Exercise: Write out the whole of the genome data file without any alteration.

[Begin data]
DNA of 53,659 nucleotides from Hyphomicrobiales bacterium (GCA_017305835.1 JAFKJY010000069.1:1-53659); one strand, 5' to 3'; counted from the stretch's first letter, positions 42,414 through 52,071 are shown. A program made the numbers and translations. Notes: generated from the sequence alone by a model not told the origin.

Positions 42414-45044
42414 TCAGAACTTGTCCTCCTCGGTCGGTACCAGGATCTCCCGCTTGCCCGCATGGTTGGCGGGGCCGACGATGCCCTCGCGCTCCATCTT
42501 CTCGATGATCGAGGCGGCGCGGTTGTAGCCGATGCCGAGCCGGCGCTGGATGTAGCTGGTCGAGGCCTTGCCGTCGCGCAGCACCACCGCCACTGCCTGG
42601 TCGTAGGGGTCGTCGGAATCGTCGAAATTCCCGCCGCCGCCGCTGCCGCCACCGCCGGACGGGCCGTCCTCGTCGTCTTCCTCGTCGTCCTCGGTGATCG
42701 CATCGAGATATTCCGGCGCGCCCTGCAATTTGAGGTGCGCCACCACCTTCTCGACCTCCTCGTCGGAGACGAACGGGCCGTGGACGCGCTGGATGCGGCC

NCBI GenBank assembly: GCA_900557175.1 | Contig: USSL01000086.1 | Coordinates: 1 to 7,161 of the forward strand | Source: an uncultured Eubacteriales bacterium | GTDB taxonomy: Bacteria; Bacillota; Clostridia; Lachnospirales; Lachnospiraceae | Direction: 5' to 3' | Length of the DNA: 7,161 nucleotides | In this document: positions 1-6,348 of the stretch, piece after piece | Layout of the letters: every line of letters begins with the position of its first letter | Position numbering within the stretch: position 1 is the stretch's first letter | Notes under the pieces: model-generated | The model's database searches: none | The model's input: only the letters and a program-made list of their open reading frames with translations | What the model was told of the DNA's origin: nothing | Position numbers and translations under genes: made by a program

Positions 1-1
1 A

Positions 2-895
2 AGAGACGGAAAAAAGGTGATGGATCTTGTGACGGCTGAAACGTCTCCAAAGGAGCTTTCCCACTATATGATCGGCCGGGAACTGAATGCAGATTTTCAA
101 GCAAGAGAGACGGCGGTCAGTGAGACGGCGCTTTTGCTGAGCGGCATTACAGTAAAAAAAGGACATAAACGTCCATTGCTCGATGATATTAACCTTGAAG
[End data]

DNA of 53,659 nucleotides from Hyphomicrobiales bacterium (GCA_017305835.1 JAFKJY010000069.1:1-53659); one strand, 5' to 3'; counted from the stretch's first letter, positions 42,414 through 52,071 are shown. A program made the numbers and translations. Notes: generated from the sequence alone by a model not told the origin.

Positions 42414-45044
42414 TCAGAACTTGTCCTCCTCGGTCGGTACCAGGATCTCCCGCTTGCCCGCATGGTTGGCGGGGCCGACGATGCCCTCGCGCTCCATCTT
42501 CTCGATGATCGAGGCGGCGCGGTTGTAGCCGATGCCGAGCCGGCGCTGGATGTAGCTGGTCGAGGCCTTGCCGTCGCGCAGCACCACCGCCACTGCCTGG
42601 TCGTAGGGGTCGTCGGAATCGTCGAAATTCCCGCCGCCGCCGCTGCCGCCACCGCCGGACGGGCCGTCCTCGTCGTCTTCCTCGTCGTCCTCGGTGATCG
42701 CATCGAGATATTCCGGCGCGCCCTGCAATTTGAGGTGCGCCACCACCTTCTCGACCTCCTCGTCGGAGACGAACGGGCCGTGGACGCGCTGGATGCGGCC

NCBI GenBank assembly: GCA_900557175.1 | Contig: USSL01000086.1 | Coordinates: 1 to 7,161 of the forward strand | Source: an uncultured Eubacteriales bacterium | GTDB taxonomy: Bacteria; Bacillota; Clostridia; Lachnospirales; Lachnospiraceae | Direction: 5' to 3' | Length of the DNA: 7,161 nucleotides | In this document: positions 1-6,348 of the stretch, piece after piece | Layout of the letters: every line of letters begins with the position of its first letter | Position numbering within the stretch: position 1 is the stretch's first letter | Notes under the pieces: model-generated | The model's database searches: none | The model's input: only the letters and a program-made list of their open reading frames with translations | What the model was told of the DNA's origin: nothing | Position numbers and translations under genes: made by a program

Positions 1-1
1 A

Positions 2-895
2 AGAGACGGAAAAAAGGTGATGGATCTTGTGACGGCTGAAACGTCTCCAAAGGAGCTTTCCCACTATATGATCGGCCGGGAACTGAATGCAGATTTTCAA
101 GCAAGAGAGACGGCGGTCAGTGAGACGGCGCTTTTGCTGAGCGGCATTACAGTAAAAAAAGGACATAAACGTCCATTGCTCGATGATATTAACCTTGAAG